Chinese establishments that sell imported cosmetics which might spread mad cow disease have less than one month to clear their shelves of the potentially deadly products.
The Ministry of Health and the State General Administration of Quality Supervision and Inspection and Quarantine issued a statement early this month to ban the import and sale of such cosmetics before April 20.
At present, many shops still stock cosmetics containing cattle or sheep brain tissues, nerve tissue, internal organs, placenta, blood or their extracts from dozens of countries and regions where mad cow disease (bovine spongiform encephalopathy, or BSE) has been found.
Enterprises that have already imported cosmetic products containing such components are urged to immediately report them to the health authorities and withdraw.
Some large department stores claim they have already withdrawn the imported cosmetics.
In North Star Shopping Centre, only Lan Ono, a cosmetic brand from Australia which is famous for its wool oil cosmetics and is free of mad cow disease, is on sale.
However, in many small and medium-sized markets in Beijing and other cities, such cosmetics are reportedly still flourishing.
Some market managers claim they are waiting for a list of the banned cosmetics before clearing their shelves, as they do not know which ones should be pulled.
Consumers are also waiting for such a list to know which cosmetics to avoid.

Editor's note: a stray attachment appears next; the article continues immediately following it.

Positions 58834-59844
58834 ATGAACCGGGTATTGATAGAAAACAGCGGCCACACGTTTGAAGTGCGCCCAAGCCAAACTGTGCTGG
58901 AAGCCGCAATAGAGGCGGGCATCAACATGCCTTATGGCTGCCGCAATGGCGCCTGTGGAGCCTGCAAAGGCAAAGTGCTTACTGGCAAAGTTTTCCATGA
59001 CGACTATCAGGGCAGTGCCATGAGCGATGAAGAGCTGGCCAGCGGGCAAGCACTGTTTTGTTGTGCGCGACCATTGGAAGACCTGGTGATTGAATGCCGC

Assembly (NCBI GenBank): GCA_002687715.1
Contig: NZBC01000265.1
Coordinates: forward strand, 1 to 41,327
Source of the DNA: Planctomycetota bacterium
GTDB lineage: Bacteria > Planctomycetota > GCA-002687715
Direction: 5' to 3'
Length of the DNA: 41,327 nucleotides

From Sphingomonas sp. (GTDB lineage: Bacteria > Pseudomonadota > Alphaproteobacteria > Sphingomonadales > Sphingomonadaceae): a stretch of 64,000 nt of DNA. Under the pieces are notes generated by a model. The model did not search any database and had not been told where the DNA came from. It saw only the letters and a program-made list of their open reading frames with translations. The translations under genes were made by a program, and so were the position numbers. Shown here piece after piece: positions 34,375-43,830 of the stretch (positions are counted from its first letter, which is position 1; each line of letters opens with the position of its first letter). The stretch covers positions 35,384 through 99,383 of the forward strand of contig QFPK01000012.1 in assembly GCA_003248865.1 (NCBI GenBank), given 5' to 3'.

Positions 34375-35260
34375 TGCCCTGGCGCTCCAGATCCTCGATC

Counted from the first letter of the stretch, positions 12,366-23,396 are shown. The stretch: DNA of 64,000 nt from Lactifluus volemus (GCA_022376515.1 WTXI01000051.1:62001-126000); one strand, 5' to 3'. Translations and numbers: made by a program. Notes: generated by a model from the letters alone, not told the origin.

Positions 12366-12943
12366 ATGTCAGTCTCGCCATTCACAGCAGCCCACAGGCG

The Ministry of Health will distribute a list. However, it will not be until after April 20, according to Zhang Yinfa, a ministry official.
The ministry will also check a list of cosmetics it previously approved to see which of them contain suspected tissues, he added.
"It will be a hard task because there are nearly 10,000 imported cosmetics already approved in China,'' said Zhang.
To some, the ban will not make much difference to consumers and enterprises.
For example, Meng Jun, deputy manager of the cosmetics sale department in Beijing Xidan Plaza, said the majority of marketable cosmetics are made of plant tissues -- a fashion in the cosmetic industry -- and, therefore, the ban will not have a great influence on the sale of cosmetics.
Before the list comes out, consumers should remain cautious when buying cosmetics, and check products' contents, experts suggest.
In China, cosmetics imported legally and sold have Chinese characters displaying their contents and usage.
Since the first case of mad cow disease was detected in Britain in 1985, BSE cases have cropped up in many European countries, including Ireland, Switzerland, France, Belgium, Luxembourg, the Netherlands, Germany, Portugal, Denmark, Italy, Spain, the Principality of Liechtenstein, the Slovak Republic, Finland and Austria.
(People's Daily March 26, 2002)